Economic Data Allay Fears in Market
November 1, 1999
Wages and benefits for American workers rose by 0.8% in the third quarter, according to a report released last Thursday by the Labor Department, which could be beneficial to high yield investors in the long term.
The gain in the employment-cost index was slightly below the 0.9% rise expected by economists surveyed by Thomson Global Markets, indicating that labor price pressures were not soaring up to inflationary levels.
"As the ECI impacts the broader markets, it'll impact our market. Right now, stocks and bonds are rallying, and if stocks and bonds continue to rally, it will help our market in the long-term," said portfolio manager Tom Haag of the Lutheran Brotherhood.
While Eric Stephenson, director at Fitch IBCA, called this economic indicator the [foundation] of the high yield market" because of its correlation with the consumer and producer price indices, others were slow to react to the "positive" figures.
However, the positive ECI numbers may indicate the high yield market will not be driven further downward by inflationary pressures.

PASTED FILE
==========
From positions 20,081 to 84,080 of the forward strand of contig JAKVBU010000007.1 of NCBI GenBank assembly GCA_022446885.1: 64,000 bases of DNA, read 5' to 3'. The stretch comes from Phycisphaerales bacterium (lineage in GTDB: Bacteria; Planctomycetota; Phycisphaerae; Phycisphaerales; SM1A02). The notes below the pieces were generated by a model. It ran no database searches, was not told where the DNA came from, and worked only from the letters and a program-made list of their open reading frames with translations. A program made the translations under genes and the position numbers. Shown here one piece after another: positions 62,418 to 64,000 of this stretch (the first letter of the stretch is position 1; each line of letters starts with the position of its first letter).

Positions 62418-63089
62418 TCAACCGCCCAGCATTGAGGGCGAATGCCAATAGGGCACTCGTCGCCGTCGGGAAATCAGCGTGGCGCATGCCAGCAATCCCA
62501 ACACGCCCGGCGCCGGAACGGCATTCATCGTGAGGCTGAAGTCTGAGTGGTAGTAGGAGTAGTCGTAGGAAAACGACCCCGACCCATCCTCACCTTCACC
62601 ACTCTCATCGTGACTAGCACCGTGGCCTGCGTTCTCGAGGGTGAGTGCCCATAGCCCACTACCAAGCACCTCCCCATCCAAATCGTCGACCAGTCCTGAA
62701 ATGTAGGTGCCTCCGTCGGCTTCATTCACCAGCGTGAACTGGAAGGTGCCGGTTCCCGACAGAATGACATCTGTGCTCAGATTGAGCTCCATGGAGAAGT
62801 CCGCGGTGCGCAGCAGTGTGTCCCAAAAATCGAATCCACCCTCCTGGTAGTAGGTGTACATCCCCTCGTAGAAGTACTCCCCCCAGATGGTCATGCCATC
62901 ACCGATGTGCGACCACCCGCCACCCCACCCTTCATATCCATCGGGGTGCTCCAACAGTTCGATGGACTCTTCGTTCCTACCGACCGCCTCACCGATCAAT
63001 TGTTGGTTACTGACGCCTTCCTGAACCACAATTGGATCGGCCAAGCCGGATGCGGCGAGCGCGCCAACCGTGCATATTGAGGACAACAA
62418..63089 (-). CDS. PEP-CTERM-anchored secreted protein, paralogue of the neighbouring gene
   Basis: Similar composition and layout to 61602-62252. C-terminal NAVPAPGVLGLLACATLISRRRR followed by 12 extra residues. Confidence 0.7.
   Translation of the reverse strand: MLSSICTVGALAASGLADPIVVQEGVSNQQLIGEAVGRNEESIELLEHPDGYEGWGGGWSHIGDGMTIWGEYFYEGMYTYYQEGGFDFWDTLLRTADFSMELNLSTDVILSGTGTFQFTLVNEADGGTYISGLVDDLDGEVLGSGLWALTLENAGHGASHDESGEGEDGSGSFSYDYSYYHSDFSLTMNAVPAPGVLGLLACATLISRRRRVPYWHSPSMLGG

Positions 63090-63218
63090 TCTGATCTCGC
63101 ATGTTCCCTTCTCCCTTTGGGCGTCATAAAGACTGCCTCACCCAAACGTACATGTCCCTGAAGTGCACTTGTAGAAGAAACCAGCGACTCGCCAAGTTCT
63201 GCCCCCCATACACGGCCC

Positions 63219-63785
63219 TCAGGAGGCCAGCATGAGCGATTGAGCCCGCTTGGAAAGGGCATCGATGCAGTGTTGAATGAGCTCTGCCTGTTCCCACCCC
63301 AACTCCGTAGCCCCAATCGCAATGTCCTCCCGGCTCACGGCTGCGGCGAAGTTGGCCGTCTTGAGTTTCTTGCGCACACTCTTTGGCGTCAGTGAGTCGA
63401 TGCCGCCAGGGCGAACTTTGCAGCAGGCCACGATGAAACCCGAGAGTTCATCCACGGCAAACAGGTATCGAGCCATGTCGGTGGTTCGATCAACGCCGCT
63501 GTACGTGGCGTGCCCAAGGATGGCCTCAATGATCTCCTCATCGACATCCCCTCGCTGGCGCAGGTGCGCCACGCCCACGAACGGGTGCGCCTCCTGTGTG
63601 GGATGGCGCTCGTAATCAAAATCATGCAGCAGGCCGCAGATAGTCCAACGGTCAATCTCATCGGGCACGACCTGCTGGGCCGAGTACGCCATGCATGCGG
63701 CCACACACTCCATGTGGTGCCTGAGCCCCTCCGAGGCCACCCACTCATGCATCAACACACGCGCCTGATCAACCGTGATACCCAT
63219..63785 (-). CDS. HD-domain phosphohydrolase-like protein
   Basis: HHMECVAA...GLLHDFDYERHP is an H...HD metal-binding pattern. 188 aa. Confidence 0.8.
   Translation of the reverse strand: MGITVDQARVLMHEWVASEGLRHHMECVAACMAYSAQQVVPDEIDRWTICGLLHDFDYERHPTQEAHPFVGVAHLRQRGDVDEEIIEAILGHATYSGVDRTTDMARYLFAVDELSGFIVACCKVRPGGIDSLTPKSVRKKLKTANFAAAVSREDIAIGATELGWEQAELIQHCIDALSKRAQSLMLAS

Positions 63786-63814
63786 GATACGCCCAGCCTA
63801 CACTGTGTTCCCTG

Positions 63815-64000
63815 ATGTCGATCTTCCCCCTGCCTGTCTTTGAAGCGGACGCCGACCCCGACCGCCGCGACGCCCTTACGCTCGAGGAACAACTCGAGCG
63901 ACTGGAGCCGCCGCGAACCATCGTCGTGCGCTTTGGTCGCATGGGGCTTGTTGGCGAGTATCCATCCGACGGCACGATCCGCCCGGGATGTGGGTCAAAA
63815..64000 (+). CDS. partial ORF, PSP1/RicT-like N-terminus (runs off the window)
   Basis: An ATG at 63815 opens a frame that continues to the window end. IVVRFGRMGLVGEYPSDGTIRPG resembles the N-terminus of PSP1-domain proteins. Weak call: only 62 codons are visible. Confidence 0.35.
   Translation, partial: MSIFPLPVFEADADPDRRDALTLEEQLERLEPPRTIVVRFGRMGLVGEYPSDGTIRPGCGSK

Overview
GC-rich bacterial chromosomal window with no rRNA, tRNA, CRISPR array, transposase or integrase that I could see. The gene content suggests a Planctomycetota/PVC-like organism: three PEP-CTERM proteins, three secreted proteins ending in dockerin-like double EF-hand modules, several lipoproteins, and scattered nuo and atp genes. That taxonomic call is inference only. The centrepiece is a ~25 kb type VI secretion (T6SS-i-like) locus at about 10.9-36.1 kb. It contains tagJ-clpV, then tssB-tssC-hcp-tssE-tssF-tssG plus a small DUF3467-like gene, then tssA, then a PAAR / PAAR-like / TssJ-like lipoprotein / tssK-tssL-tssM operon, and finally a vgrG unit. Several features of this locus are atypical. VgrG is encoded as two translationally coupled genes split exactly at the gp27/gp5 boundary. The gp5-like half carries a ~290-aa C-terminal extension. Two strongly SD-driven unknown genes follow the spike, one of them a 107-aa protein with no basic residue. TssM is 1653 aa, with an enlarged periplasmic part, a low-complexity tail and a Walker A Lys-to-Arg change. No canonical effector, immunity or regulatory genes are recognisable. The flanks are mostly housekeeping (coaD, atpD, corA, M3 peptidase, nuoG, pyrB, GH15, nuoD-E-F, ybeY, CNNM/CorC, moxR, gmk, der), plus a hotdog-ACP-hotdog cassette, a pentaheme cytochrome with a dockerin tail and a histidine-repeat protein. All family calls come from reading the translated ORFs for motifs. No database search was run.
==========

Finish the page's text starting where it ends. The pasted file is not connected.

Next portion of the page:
"If the ECI is right, it tells me labor costs are not affecting profits or cash flows. The upside is that potential for avoiding a federal tightening slightly improves, and that the supply of credit and willingness on the part of investors to return to the high yield market is still there," said John Lonski, chief economist at Moody's Investors Service.
Fears of inflation and a possible interest rate hike at the Federal Reserve's next Open Market Committee meeting in mid-November have been circulating among buy and sell-side players for weeks.
Investors have been talking of selling the less liquid names in their portfolios and accumulating a larger cash reserve base through year-end.
"It's getting to a point among key investors that (a) they're tapped out or (b) unless a deal is very-well priced, they're closed for business for high yield credit," said Stephenson.
Analysts, on the other hand, have speculated that such fears have clogged the pipeline for new issuance, pointing out that no high-risk issuer has come to market in the last quarter with a coupon below 12% and equity options of 3% to 5%.